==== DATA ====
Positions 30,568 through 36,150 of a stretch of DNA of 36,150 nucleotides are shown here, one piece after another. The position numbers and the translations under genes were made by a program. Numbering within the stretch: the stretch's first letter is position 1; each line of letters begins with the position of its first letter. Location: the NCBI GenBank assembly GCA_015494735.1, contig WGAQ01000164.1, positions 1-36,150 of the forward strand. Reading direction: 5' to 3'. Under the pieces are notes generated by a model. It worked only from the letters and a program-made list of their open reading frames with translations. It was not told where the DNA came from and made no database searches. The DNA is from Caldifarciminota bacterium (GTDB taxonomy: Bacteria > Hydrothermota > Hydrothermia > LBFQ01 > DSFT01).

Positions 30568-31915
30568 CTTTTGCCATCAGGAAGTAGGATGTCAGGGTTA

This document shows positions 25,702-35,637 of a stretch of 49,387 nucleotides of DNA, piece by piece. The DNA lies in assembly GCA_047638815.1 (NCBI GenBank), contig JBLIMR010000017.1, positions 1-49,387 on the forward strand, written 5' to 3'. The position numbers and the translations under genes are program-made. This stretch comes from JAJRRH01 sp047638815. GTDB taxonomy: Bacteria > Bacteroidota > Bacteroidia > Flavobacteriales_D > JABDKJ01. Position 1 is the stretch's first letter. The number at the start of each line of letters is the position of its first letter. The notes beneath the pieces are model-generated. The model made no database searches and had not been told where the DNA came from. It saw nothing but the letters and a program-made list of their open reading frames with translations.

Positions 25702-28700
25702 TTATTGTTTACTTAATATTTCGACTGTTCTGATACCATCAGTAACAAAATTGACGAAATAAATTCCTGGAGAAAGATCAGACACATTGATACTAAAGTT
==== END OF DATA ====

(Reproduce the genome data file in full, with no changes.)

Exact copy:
Positions 30,568 through 36,150 of a stretch of DNA of 36,150 nucleotides are shown here, one piece after another. The position numbers and the translations under genes were made by a program. Numbering within the stretch: the stretch's first letter is position 1; each line of letters begins with the position of its first letter. Location: the NCBI GenBank assembly GCA_015494735.1, contig WGAQ01000164.1, positions 1-36,150 of the forward strand. Reading direction: 5' to 3'. Under the pieces are notes generated by a model. It worked only from the letters and a program-made list of their open reading frames with translations. It was not told where the DNA came from and made no database searches. The DNA is from Caldifarciminota bacterium (GTDB taxonomy: Bacteria > Hydrothermota > Hydrothermia > LBFQ01 > DSFT01).

Positions 30568-31915
30568 CTTTTGCCATCAGGAAGTAGGATGTCAGGGTTA

This document shows positions 25,702-35,637 of a stretch of 49,387 nucleotides of DNA, piece by piece. The DNA lies in assembly GCA_047638815.1 (NCBI GenBank), contig JBLIMR010000017.1, positions 1-49,387 on the forward strand, written 5' to 3'. The position numbers and the translations under genes are program-made. This stretch comes from JAJRRH01 sp047638815. GTDB taxonomy: Bacteria > Bacteroidota > Bacteroidia > Flavobacteriales_D > JABDKJ01. Position 1 is the stretch's first letter. The number at the start of each line of letters is the position of its first letter. The notes beneath the pieces are model-generated. The model made no database searches and had not been told where the DNA came from. It saw nothing but the letters and a program-made list of their open reading frames with translations.

Positions 25702-28700
25702 TTATTGTTTACTTAATATTTCGACTGTTCTGATACCATCAGTAACAAAATTGACGAAATAAATTCCTGGAGAAAGATCAGACACATTGATACTAAAGTT